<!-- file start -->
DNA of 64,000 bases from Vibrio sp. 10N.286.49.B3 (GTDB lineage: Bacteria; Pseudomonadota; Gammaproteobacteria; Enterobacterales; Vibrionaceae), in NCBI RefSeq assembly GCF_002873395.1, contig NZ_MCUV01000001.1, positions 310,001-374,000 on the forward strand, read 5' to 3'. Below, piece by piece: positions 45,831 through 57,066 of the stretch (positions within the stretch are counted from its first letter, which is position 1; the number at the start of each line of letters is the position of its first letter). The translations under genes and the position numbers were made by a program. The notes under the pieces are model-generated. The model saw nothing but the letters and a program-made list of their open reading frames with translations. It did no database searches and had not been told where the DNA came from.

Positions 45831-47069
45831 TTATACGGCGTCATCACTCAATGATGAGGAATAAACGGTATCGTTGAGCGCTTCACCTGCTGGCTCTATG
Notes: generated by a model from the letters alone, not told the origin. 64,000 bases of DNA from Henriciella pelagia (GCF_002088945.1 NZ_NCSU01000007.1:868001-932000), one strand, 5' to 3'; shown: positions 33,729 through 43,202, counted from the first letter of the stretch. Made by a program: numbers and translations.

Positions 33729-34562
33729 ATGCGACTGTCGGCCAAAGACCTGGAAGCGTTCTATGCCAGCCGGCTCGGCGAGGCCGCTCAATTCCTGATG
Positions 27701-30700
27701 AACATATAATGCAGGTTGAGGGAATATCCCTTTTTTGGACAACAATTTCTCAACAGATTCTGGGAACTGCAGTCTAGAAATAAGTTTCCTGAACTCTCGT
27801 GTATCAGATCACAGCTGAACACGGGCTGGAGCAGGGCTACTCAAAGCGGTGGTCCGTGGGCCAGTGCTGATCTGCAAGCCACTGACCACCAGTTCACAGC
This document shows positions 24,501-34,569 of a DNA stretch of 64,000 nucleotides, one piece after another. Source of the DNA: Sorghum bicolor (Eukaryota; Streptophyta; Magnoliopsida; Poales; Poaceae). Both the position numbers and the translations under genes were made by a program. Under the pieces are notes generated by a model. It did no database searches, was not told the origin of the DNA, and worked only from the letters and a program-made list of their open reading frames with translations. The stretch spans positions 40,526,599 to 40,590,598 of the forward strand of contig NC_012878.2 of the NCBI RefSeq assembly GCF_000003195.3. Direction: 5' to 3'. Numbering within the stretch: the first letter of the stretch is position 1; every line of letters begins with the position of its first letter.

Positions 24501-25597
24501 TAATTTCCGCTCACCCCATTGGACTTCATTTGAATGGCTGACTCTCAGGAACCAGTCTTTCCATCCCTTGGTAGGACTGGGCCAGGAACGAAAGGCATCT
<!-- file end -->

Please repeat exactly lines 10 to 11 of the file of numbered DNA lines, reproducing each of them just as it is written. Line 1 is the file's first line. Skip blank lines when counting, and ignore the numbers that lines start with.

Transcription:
This document shows positions 24,501-34,569 of a DNA stretch of 64,000 nucleotides, one piece after another. Source of the DNA: Sorghum bicolor (Eukaryota; Streptophyta; Magnoliopsida; Poales; Poaceae). Both the position numbers and the translations under genes were made by a program. Under the pieces are notes generated by a model. It did no database searches, was not told the origin of the DNA, and worked only from the letters and a program-made list of their open reading frames with translations. The stretch spans positions 40,526,599 to 40,590,598 of the forward strand of contig NC_012878.2 of the NCBI RefSeq assembly GCF_000003195.3. Direction: 5' to 3'. Numbering within the stretch: the first letter of the stretch is position 1; every line of letters begins with the position of its first letter.

Positions 24501-25597